General Motors Co. plans to introduce two more electric vehicles in the U.S. within 18 months and 20 globally within six years, the latest auto maker to forge ahead on EV technology despite uncertain consumer demand.
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GM said it would use the underpinnings of the Chevrolet Bolt EV, introduced in the U.S. late last year, to offer two more EVs in its home market, declining to discuss details of the new models. The company also said it has developed a next-generation battery system that will allow for greater flexibility in EV sizes and body styles in coming years.
Auto makers are ramping up electrification plans amid mounting pressure from regulators across the globe to begin phasing out fossil-fuel-based vehicles. China, France and other countries have floated outright bans on gas or diesel cars in coming decades.
Mark Reuss, GM's product-development chief, said the auto maker will continue to offer a range of alternatives for consumers, including hybrid systems and gas and diesel engines during what it expected to be a long transition to a predominantly electric future.
"General Motors believes the future is all-electric," Mr. Reuss told reporters Monday at GM's design center in suburban Detroit.
Separately, Ford Motor Co. on Monday said it has formed a new team to help direct the $4.5 billion the auto maker plans to spend on electric-vehicle development over the next four years. The Detroit-based group, named "Team Edison," will explore partnerships with suppliers and other companies, the company said.
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GM, the nation's largest auto maker, also said it would do more to expand the availability of charging stations to help spur consumer demand for EVs but didn't peg an investment amount or disclose specific plans. A dearth of charging infrastructure is seen as a major hurdle to broader acceptance of the technology.
Electric vehicles account for less than 1% of total U.S. sales and are a sliver of the nearly 90 million sold globally. EV market share is expected rise as more models hit the market with longer ranges, better features and, eventually, lower prices. But analysts predict it will take nearly a decade for the cost of EVs to drop into the same ballpark as gas-powered cars.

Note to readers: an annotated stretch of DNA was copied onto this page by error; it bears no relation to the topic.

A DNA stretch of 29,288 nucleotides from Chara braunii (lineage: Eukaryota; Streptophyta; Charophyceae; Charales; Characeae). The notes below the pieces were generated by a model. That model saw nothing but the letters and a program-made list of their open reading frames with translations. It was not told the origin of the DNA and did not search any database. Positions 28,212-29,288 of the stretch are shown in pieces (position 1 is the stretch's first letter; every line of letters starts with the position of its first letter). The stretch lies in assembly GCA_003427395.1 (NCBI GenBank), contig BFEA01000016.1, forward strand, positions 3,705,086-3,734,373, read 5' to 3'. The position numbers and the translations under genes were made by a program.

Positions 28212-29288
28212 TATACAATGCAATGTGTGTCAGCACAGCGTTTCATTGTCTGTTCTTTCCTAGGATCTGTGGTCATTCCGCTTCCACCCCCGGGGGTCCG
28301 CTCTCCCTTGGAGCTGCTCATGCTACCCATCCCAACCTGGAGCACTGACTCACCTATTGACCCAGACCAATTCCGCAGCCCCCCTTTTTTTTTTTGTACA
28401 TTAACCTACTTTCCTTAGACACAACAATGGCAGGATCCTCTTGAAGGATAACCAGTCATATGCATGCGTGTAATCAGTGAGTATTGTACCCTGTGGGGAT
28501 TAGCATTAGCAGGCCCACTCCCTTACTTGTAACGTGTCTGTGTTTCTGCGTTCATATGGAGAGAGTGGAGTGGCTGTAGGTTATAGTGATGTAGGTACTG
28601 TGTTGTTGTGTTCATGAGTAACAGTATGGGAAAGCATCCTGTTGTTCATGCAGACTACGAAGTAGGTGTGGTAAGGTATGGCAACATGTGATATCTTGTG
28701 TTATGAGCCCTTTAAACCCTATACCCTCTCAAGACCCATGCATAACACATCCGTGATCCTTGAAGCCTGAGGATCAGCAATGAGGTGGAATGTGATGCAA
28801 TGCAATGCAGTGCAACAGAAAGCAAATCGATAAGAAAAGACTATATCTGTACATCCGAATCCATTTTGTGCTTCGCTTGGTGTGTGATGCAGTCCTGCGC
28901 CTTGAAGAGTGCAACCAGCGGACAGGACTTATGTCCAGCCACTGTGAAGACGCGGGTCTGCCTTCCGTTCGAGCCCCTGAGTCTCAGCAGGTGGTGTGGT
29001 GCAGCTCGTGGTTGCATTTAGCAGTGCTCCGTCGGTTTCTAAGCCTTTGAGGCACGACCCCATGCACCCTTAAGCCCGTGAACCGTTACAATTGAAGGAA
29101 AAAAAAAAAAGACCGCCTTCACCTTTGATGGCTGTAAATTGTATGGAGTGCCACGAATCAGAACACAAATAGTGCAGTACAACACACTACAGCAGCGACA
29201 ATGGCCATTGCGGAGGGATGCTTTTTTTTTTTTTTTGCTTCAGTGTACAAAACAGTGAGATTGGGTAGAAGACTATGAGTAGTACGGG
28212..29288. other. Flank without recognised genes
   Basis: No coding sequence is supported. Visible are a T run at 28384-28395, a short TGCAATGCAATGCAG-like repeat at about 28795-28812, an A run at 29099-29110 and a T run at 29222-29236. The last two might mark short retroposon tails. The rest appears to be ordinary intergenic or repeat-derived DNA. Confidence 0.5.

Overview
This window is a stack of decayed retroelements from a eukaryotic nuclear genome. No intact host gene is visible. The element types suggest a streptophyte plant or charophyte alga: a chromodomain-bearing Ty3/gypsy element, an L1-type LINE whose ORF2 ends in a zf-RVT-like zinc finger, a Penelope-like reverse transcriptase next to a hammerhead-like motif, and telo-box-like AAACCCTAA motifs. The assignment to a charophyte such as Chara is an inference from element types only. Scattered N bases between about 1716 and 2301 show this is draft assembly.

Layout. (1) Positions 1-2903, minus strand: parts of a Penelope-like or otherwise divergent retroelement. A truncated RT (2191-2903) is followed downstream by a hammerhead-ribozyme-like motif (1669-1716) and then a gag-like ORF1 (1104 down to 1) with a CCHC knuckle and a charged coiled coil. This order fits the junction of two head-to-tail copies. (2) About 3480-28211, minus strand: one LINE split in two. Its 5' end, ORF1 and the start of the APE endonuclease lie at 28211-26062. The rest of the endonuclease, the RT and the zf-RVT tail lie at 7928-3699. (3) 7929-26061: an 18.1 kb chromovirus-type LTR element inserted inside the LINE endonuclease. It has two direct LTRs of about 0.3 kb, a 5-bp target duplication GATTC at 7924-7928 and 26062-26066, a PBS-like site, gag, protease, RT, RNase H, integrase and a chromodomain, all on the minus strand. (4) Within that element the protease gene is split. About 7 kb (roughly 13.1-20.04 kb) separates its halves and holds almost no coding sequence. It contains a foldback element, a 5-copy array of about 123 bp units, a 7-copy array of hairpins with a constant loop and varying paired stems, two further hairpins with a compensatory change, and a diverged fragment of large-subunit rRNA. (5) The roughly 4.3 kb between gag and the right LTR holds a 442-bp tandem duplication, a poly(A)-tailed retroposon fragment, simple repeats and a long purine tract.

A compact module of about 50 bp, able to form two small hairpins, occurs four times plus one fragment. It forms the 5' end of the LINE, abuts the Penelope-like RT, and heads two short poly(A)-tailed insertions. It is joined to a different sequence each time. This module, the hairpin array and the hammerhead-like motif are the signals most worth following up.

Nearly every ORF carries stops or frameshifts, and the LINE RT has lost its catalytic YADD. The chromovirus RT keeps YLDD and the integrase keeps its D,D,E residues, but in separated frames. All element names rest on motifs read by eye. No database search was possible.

While battery costs are falling, most auto makers are thought to incur losses on their EV sales. Fiat Chrysler Automobiles Chief Executive Sergio Marchionne once publicly begged consumers not to buy one of the company's EVs, because it lost $14,000 on each one. Mr. Reuss said GM's future EVs "will be profitable."
Talk of battery cars dominated last month's Frankfurt Motor Show, as executives from Volkswagen AG, BMW AG and other auto makers announced major expansion plans for their EV portfolios in coming years.
Still, analysts say battery costs, charging infrastructure and battery capacity are deterrents to broader EV adoption. Despite the uncertainty, GM and other traditional auto makers are vying for leadership. They're also fending off a growing pack of startup companies emboldened by the success of Tesla Inc. and the lower barriers to entry for electric cars relative to vehicles powered by internal-combustion engines.
China has been most aggressive in seeding an electric-car market through regulations and financial incentives for auto makers and consumers. In recent years it has emerged as the top market globally for EVs and plug-in hybrid vehicles, mostly low-price cars from Chinese brands.
GM said its next-generation battery platform would be offered in two different vehicle heights, which would allow it to build both cars and larger vehicles, such as SUVs and vans. Most EVs sold today are small cars. GM officials showed reporters fully built prototypes of three electric vehicles, including an SUV, a wagon and a podlike micro bus.
GM also reiterated its commitment to fuel cells, an expensive technology that produces electricity from hydrogen and oxygen. Since 2013, the company has been working with Honda to develop fuel-cell technology, though GM hasn't disclosed plans for specific models or said whether it plans sales to the public. The U.S. Army since last year has been testing a fuel-cell-powered Chevy pickup.
GM has been a leader in electric cars, though commercial success has proved elusive. It introduced what was considered the first mass-produced EV in the modern era, the EV1, in 1996, only to cancel it a few years later amid skimpy sales. The company broke ground in late 2010 when it launched the Chevrolet Volt plug-in hybrid, which remains on the market with a fervent customer base despite falling short of original sales goals.
The Chevy Bolt is considered the first relatively affordable EV that can go long distances -- about 240 miles -- on a single charge. Still, GM has relatively modest sales goals for the car in the U.S. and has yet to disclose plans to sell it in China.
Write to Mike Colias at Mike.Colias@wsj.com
(END) Dow Jones Newswires
October 02, 2017 14:02 ET (18:02 GMT)